Monday, July 13, 2015

Introducing the #21Minutes Reading Challenge

When I was writing “Twenty-One Days,” the audience I had in mind was Nigerian youths, not just in Nigeria, but also in diaspora.
However, today, the audience has gone beyond what I imagined, because even the older generation —those who got exempted from the NYSC program, those who have forgotten what it is all about, those who need a refresher memory course on the scheme, those who want to feel young again, those who want to know what the current generation is up to, those who want to compare the past with the present, and those who never knew the NYSC even existed— have shown interest in the book. Well, the interest is more on the fictional aspect of the book and all the scandals ;).

Reading culture (reading for fun, not just for academics) has dropped significantly, both in Nigeria and around the world. There’re a lot of things going on in the world today and also a lot of distractions, so people don't have the time to relax, grab a book, whether enormous or small, and entertain themselves anymore. Some people prefer to spend all their time on social media, or chatting. Those little pockets of time spent reading tweets and retweets can also be channelled to reading a book... just 21 minutes a day. Instead of reading a Facebook post and ALL the 1000+ comments that have been made, why not dedicate some of that time, just “21 minutes,” to read a book for fun?

People are reading less, and what they do not know is that this has a negative effect on their development. I hardly ever read fictional books when I was growing up unless they were recommended for school, so basically I read my first novel in high school. And after high school, I never picked up any fictional book again, although I read some self-help books and pocket-sized books… I was afraid of reading big books back then.

I started writing at about age 10-11, but I took a break when school got serious — high school, university and learning to “learn” in French language, so I didn’t have the time to write. Then in 2013, I saw the light when I started writing again, but not reading yet. However, later, I reasoned with myself that if I wanted people to read my books, then I had to read other people’s books too. I saw reading as an obligation at first, but when I read the first few books I found, my eyes opened. They opened to a new world, to creativity, to beauty, to imagination, to fun, to ideas… my mind opened to a lot of things. Some people might not know this, but reading for fun actually helps you explore areas in your brain/mind that you never knew you had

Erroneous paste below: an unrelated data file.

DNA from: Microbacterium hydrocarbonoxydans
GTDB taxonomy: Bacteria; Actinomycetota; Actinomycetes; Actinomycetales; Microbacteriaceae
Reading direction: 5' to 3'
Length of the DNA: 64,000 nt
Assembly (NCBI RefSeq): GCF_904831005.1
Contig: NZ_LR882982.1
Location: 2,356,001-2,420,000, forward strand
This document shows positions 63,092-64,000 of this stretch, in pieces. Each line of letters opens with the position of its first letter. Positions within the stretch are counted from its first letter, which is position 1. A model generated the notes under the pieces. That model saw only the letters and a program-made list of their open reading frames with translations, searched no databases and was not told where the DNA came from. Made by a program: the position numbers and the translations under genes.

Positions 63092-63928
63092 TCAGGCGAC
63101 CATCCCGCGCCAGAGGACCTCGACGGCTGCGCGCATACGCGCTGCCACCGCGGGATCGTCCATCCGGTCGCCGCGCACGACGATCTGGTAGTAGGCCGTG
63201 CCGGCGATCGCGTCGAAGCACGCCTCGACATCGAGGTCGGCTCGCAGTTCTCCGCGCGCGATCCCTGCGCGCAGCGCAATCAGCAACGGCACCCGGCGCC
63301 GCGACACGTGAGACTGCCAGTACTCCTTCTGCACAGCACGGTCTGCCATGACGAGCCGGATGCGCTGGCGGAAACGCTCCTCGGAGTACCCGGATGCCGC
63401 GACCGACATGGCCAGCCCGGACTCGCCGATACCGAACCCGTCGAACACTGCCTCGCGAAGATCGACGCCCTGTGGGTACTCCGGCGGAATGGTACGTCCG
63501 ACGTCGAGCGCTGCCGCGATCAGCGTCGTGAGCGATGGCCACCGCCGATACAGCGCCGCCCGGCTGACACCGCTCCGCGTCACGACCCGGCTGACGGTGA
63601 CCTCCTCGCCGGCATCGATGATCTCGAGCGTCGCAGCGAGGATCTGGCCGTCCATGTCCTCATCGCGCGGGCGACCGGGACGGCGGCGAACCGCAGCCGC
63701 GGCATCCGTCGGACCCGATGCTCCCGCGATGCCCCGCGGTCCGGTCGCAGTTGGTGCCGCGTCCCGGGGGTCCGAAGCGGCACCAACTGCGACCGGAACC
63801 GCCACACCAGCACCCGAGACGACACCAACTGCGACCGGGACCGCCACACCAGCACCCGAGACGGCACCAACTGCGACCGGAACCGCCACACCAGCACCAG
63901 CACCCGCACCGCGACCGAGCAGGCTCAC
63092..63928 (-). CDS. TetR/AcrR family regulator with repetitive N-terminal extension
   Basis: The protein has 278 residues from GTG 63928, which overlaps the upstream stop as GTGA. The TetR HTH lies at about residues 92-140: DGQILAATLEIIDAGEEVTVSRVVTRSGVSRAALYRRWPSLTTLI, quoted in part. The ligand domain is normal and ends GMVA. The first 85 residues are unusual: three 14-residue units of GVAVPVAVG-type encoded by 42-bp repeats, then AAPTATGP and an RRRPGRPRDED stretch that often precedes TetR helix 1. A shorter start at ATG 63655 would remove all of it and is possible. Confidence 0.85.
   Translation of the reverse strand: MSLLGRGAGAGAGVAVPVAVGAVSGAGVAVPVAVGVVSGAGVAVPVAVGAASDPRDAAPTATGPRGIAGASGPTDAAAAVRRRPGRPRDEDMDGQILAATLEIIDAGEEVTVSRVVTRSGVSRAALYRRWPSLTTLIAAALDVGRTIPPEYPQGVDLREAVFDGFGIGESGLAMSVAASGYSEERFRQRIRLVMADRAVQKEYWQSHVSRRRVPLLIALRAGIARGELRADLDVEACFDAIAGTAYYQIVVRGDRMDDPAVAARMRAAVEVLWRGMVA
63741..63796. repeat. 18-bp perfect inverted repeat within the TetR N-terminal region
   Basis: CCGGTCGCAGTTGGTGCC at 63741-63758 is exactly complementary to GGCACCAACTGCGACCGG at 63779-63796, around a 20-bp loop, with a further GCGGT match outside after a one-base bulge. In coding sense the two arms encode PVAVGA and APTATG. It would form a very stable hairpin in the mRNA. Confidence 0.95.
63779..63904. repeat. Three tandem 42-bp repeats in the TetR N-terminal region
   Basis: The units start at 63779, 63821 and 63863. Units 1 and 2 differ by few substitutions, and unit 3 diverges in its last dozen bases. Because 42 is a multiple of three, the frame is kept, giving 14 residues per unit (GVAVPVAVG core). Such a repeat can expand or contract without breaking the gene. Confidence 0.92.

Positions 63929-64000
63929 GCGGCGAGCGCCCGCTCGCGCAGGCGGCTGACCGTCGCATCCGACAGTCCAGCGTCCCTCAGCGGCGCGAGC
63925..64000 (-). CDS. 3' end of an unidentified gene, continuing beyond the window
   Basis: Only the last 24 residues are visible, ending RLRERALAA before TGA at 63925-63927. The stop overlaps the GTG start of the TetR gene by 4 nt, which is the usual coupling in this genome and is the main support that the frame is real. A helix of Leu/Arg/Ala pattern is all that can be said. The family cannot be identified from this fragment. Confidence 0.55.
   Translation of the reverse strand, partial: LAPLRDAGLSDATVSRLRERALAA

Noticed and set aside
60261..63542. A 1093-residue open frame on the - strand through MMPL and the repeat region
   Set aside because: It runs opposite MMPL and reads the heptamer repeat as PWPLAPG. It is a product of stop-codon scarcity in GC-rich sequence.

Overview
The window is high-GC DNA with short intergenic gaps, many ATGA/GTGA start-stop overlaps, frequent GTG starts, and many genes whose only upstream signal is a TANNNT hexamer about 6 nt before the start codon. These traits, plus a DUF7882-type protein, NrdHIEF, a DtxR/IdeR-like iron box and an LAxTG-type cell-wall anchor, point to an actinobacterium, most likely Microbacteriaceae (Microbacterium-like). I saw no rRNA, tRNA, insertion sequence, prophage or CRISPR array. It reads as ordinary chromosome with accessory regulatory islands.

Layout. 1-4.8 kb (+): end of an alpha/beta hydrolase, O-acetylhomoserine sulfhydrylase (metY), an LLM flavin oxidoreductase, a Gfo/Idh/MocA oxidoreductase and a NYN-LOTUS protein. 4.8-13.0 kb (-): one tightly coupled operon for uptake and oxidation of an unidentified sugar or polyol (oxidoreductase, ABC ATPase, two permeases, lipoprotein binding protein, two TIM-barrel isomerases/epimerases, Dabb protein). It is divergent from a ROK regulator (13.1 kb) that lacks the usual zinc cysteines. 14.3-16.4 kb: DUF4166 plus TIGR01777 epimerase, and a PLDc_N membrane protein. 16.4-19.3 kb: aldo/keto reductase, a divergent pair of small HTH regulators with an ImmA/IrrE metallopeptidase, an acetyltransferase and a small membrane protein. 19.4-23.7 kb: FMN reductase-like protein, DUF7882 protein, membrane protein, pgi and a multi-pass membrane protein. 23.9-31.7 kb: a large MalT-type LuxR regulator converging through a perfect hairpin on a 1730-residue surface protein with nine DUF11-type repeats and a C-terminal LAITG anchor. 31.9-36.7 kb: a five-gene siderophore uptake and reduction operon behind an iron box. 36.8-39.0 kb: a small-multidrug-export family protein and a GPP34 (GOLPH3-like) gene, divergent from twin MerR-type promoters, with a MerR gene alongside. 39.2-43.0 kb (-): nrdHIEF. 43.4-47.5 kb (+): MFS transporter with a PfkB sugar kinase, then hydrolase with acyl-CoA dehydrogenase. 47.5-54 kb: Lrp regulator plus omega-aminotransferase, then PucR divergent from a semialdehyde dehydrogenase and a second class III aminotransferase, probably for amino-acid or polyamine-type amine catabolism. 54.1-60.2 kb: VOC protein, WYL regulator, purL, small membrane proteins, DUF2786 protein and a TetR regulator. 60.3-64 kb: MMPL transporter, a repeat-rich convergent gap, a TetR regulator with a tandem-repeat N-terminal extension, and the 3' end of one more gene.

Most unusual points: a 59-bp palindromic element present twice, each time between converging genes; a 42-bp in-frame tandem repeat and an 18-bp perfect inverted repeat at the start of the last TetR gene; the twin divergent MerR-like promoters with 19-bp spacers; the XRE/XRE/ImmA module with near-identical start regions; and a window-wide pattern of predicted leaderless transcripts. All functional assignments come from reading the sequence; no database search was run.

I had a lot of writing ideas and stories before I started reading, but then when I started reading, I got even more ideas, that the first three months into publishing my first book, I already thought about getting a ghost writer. The energy was too much that I wrote three books and three novellas within a year… there was no stopping me. And at the same time, I was still reading every genre possible, not limiting myself to any one.

I’m not sure which one came first, but the first few amazing books I read were:
-Plot, 2-10, Turn The Souls, The Future Kills, Devil’s Windpipe - by Ron Knight (who by the way has started a similar reading campaign for American Teens that I also support)
-Heller Series and Little Town Series - by Australian author JD Nixon
-Amulet and Amulet 2 - Beautifully mixed Erotic/Suspense books by S. Wolf
-Don’t Call Me Baby and Don’t Shed A Tear - by Betty Byers
-The Galadima Conspiracy- by Nigerian author Dan Abubakar
-Half of a Yellow Sun and Purple Hibiscus - by Chimamanda Ngozi Adichie
-The Girl with the Dragon Tattoo - by the late Stieg Larsson (I’m currently reading the sequel and will eventually take down the third part)
-Fifty Shades of Grey - be E L James (I’ll delve into the next two parts soon)

I’m also reading more books, especially by Nigerian authors, and some at the same time, the same way I write more than one book at a time.

For writing, imagination is limitless, and I strongly believe that readers should also bask in the limitless imagination by experiencing the new world in which they are immersed when they read. When I was writing “Twenty-One Days,” I had just one thing in mind: Develop a long term reading habit and promote reading culture in Nigeria, especially among Nigerian youths around the world (to those who already have a good reading habit, Kudos!).

So now, I want you to challenge yourself to take 21minutes each day to read for fun. Find a new fictional novel; don’t limit yourself to a particular genre or author, discover what is out there because A LOT is out there. Also, you can start with my new book “Twenty-One Days.”

For more about the book, click HERE and for an interactive and more personal reading, where you can ask me questions and give feedback, click HERE 2.

The book is available in paperback in Nigeria in Terra Kulture, on Konga.com, coming soon on the NYSCMART and in bookshops around Nigeria.

For direct or bulk purchase, please email “laybels@gmail.com” for direction.

For Nigerians in diaspora, you can get an e-copy from online distributors: iBook store, B&N, Smashwords, etc., and print versions on Amazon.com, B&N, CreateSpace.com etc.

If you decide to take the reading challenge, tweet with “#21minutes Challenge“ (Title of book you are reading and the author’s name). Also spread the word; let us help to bring reading for fun back to our younger ones.

Thanks,
CMO.